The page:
A win will impel Melvin to drive the exact same route to the ballpark the following day. After a loss, he'll find an alternate route. When he managed in Phoenix, presumably his itinerary invariably included Superstition Highway.
Today's big leaguers resort to a hodgepodge of superstitions -- as one pointed out, "We prefer to call them routines" -- none of them as eccentric as some of the most infamous in history.
Cubs pitchers Matt Garza and Ryan Dempster have their pre-start "routines": The former has to treat the team to Popeye's Chicken on days he pitches, and the latter eats at the same Italian ristorante
prior to every Wrigley Field start.
Yankees reliever Rafael Soriano is one of countless players who take the field under a cap containing a personal, secret message. If Tim Lincecum's cap had a message, he probably can't read it any more: He's worn the same hat for every one of his starts for the Giants.
The Dodgers have periodically taken a crack at the Superstition Hall of Fame through their relationship with gnomes. In 2008, they attributed a breakneck second-half charge to the clubhouse presence of those plaster lawn ornaments -- which, in time, became persona gnome grata
around Dodger Stadium.
A couple of months ago, the Dodgers ascribed the end of a five-game losing streak to Jamey Carroll smashing one gnome, and bullpen coach Ken Howell marshaling his relievers into ganging up on another.
Nice try, but still not quite up there with the greats.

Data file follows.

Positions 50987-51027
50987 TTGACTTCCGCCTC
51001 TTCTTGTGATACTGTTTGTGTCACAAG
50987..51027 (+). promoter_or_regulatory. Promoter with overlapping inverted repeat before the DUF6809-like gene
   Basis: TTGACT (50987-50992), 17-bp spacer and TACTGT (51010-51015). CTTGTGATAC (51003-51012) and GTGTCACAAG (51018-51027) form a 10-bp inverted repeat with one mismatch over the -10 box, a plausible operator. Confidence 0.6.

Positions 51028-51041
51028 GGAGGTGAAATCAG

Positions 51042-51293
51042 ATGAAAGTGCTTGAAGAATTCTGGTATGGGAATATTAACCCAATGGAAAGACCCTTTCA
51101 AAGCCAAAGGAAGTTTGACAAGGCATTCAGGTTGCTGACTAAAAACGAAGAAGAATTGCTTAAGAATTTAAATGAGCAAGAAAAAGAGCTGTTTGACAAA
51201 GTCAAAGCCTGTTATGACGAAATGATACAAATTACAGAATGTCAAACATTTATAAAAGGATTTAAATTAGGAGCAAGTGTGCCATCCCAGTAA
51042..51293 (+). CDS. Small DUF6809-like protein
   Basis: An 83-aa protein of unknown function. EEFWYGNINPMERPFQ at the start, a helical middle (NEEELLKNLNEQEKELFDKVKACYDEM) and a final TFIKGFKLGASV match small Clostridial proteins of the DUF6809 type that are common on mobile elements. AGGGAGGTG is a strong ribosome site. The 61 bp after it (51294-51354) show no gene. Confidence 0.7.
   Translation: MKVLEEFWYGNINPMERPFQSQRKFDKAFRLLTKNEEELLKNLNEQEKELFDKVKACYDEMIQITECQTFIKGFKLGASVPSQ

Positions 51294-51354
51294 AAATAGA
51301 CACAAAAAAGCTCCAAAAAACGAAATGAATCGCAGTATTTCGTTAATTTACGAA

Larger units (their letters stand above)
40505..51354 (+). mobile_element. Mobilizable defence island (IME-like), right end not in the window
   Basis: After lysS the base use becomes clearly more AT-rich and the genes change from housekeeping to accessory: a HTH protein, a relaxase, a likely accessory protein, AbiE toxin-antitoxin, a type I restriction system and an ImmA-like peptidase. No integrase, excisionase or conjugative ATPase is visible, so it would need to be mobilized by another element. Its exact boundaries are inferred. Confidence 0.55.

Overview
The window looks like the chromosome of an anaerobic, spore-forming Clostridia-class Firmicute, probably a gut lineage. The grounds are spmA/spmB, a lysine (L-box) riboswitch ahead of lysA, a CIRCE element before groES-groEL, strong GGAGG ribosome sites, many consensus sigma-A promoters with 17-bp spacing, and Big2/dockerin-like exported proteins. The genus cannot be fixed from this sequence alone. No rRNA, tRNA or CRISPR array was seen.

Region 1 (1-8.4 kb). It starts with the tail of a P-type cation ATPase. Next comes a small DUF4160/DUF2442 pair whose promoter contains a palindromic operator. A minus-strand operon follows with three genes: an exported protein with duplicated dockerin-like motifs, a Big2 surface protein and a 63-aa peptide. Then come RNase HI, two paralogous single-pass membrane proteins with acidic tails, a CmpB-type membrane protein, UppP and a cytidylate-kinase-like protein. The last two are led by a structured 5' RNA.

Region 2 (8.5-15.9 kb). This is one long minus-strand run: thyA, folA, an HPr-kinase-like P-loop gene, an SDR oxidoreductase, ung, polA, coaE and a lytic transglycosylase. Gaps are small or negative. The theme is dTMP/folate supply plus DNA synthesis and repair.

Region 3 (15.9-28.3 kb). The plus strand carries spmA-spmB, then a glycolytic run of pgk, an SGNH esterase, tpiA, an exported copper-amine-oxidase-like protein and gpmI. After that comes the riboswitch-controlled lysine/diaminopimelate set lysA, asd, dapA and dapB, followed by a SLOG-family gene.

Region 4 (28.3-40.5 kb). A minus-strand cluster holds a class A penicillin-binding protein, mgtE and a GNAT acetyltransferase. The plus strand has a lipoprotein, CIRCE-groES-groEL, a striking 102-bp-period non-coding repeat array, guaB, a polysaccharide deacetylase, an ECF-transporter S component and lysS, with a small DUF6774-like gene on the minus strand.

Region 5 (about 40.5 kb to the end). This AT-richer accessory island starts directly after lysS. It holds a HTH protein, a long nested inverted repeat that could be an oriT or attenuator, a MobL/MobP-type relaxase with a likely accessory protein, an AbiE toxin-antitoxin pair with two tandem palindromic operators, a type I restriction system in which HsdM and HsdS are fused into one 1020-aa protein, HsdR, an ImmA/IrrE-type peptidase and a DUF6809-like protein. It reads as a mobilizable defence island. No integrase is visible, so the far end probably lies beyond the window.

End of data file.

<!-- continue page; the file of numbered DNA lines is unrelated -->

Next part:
Garza is chicken little to Wade Boggs, who famously ate poultry before every game. The Hall of Fame third baseman was a creature of habit, rising every day at the same time and taking 100 grounders in practice. You could tell time by his pre-game routine: Batting practice at 5:17 and sprints at 7:17 -- reflecting his obsession to go 7-for-7.
Does Kevin Rhomberg's name ring a bell? Probably not; he had only 41 big-league at-bats with the 1982-84 Indians. He might've had a longer career in the Professional Tag League, if such existed: If someone touched him, he had a compulsion to touch that person back; after being tagged out running the bases, Rhomberg treated fans to seeing him chase down the player who'd touched him.
Ken Griffey Jr. once sold a brand-new car because it didn't feel right, "didn't have any hits in it."
Pitcher Don Robinson (1978-92) had to pick the ball off the ground before the start of an inning. If the ump reflexively flipped him a ball, he would dodge it, let it land, and retrieve it once it stopped rolling.
Then there was Turk Wendell, who in his 12 seasons as a National League reliever took another time-worn superstition -- never stepping on the foul line -- to new heights. Literally: Coming and going, he would leap high enough to clear not only the white chalk but also the dirt surrounding it.
Wendell had another odd habit: Chewing on four pieces of black licorice while pitching. Back in the dugout, he'd spit them out, brush his teeth, then repeat the cycle the ensuing inning.
Good thing Wendell started only six of his 552 Major League games. Otherwise, he might have needed rotator cuff surgery due to all the brushing.